Friday, March 4, 2016

Contract Workers in Delhi University take to the Street: Theka Pratha aur Jaativad se Maange Azaadi!

- Delhi University Theka Mazdoor Manch (DUTMM)

STUDENTS, TEACHERS AND WORKERS RAISE UNITED VOICE AGAINST CONTRACTUALIZATION OF LABOUR AND CASTEIST PRACTICES AT DELHI UNIVERSITY. 

Over 300 workers, students and teachers joined at a protest meeting followed by a rally this afternoon to register their discontent/protest over unfair labour practices at the University, taking ahead the case of the ten sanitation contract workers who were illegally removed from UGHG hostel. The workers mostly Dalit and women are on protest for last 63 days, and hold complaints against the hostel authorities on the grounds of caste discrimination. 

The meeting was held on a joint call by Delhi University Theka Mazdoor Manch (DUTMM), Delhi University & Colleges SC/ST Employees Welfare Association, Democratic Karmachari Front (DKF), New Socialist Initiative, DU, Pinjratod campaign and Saamajik Nyay Morcha. Members of DUKU including the office bearers, Teachers along with DUTA President, various trade union activists and Maruti contract workers’ struggle extended their solidarity. Delhi University Theka Majdoor Manch (a collective of students, workers and teachers) of which the ten contract workers are the members proposed that there may be made immediate changes in the constitution of permanent workers’ Unions and make provision for contract workers to take a united struggle together; given the dwindling number of permanent workers at the University as a result of increased contractualization. Let apart a Union of contract workers at the University, who constitute over half the workforce at the University, there is no redressal mechanism for contract workers. The University administration has persistently abdicated itself from its responsibility as the Principal Employer by recruiting third part agencies for services like security, sanitation, mess, various administrative and technical services etc. that is a work of perennial nature and lawfully qualifies for permanent employment. Workers work for the University for decades with no official documents. It is appalling that even minimal legal requirements such as minimum wages, ESI identity and health cards, Provident Fund benefits and dignified treatment at workplace have been denied to workers in this university.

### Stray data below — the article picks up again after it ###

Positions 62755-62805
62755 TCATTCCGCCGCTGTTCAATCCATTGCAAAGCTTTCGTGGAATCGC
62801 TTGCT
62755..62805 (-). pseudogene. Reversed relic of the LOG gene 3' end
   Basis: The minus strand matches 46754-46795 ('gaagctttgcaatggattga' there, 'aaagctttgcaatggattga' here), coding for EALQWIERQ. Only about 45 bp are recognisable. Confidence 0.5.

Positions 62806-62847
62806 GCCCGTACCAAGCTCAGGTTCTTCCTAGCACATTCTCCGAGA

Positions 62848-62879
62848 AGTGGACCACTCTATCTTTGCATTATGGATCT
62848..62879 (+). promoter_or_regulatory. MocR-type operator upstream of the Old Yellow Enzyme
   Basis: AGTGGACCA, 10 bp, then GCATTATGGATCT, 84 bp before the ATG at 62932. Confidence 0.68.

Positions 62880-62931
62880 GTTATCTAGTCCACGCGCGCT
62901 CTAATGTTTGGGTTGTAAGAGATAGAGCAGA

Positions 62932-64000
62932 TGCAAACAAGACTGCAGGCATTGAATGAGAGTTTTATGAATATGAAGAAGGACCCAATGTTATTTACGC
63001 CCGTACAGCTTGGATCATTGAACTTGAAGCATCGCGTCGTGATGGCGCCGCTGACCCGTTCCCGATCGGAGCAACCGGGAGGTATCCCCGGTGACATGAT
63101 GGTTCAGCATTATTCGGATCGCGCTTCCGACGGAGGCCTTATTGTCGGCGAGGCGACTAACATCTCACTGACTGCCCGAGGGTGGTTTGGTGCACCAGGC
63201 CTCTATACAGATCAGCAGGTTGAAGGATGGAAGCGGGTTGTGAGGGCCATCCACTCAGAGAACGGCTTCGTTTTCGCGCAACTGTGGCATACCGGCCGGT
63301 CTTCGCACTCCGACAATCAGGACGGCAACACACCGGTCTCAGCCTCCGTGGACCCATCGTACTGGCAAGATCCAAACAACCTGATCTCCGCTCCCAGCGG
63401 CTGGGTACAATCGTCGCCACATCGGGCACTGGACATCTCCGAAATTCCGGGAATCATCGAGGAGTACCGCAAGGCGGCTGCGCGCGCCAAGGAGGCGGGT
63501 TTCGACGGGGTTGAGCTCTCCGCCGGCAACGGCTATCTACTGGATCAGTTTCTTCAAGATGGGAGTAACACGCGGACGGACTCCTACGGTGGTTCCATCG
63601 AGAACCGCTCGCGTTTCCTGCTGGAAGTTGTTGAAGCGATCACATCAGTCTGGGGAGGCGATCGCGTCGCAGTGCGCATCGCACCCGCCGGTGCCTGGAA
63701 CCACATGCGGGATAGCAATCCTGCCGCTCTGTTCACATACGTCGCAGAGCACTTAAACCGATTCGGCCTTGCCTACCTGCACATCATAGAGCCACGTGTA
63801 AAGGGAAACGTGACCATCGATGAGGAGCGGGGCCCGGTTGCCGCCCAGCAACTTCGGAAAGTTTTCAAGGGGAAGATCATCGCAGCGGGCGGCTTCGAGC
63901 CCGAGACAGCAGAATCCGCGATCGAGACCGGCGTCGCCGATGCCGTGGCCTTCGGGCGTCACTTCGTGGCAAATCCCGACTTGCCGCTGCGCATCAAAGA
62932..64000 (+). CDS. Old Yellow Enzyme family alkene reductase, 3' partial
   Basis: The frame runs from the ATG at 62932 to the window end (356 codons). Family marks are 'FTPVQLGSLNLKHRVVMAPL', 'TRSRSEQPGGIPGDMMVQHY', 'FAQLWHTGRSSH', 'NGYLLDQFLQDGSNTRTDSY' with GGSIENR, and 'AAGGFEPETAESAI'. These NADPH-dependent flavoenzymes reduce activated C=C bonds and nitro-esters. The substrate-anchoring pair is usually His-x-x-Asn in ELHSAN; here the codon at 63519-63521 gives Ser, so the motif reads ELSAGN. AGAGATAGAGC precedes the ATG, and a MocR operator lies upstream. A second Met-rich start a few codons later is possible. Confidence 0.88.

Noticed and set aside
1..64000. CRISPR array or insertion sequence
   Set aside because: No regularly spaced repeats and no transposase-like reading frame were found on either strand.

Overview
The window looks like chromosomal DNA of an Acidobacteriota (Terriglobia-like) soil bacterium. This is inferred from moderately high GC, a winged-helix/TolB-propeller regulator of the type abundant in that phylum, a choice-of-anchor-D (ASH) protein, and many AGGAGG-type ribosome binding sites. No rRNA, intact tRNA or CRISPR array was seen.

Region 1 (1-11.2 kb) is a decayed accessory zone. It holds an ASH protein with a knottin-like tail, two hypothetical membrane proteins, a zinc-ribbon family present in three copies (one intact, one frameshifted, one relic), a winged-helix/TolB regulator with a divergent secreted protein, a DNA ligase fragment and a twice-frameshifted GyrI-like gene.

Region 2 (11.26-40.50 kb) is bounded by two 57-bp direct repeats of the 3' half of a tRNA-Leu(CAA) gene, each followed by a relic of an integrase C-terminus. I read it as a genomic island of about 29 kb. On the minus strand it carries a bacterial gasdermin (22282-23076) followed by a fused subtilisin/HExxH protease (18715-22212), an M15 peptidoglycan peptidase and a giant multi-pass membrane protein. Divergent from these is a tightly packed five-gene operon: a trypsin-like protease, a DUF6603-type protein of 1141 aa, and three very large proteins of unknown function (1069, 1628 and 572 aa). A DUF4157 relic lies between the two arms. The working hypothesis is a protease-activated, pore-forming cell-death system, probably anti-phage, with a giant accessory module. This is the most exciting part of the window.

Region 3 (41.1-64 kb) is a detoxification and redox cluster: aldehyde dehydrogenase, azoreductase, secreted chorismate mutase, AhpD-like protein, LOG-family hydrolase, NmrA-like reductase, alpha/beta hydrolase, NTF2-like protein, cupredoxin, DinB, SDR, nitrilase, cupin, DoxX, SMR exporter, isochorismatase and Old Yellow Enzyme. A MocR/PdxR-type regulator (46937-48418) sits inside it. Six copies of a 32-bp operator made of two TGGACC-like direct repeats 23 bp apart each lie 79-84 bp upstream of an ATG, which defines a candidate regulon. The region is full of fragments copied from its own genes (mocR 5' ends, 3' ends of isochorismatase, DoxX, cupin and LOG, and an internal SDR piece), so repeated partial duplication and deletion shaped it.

A delegation of students and representatives of respective organizations went to meet and submit a Memorandum (Please find pasted below) to team from the University administration head by the Proctor. We demanded to :

1. Reinstate all Dalit contract workers at UGHG immediately. 

2. Set up an Inquiry Committee to look into unfair labour practices and rampant caste atrocities in UGHG with fair representation on its board, given that most of the workers are Dalit, Women’s and from other marginalized sections. Until the inquiry committee submits its report, the hostel authorities must step down from their positions so that workers get immediate relief at the work place. 

3. Compensate all workers for the loss of wages. Pending wages of over last three years must be paid to them with interest.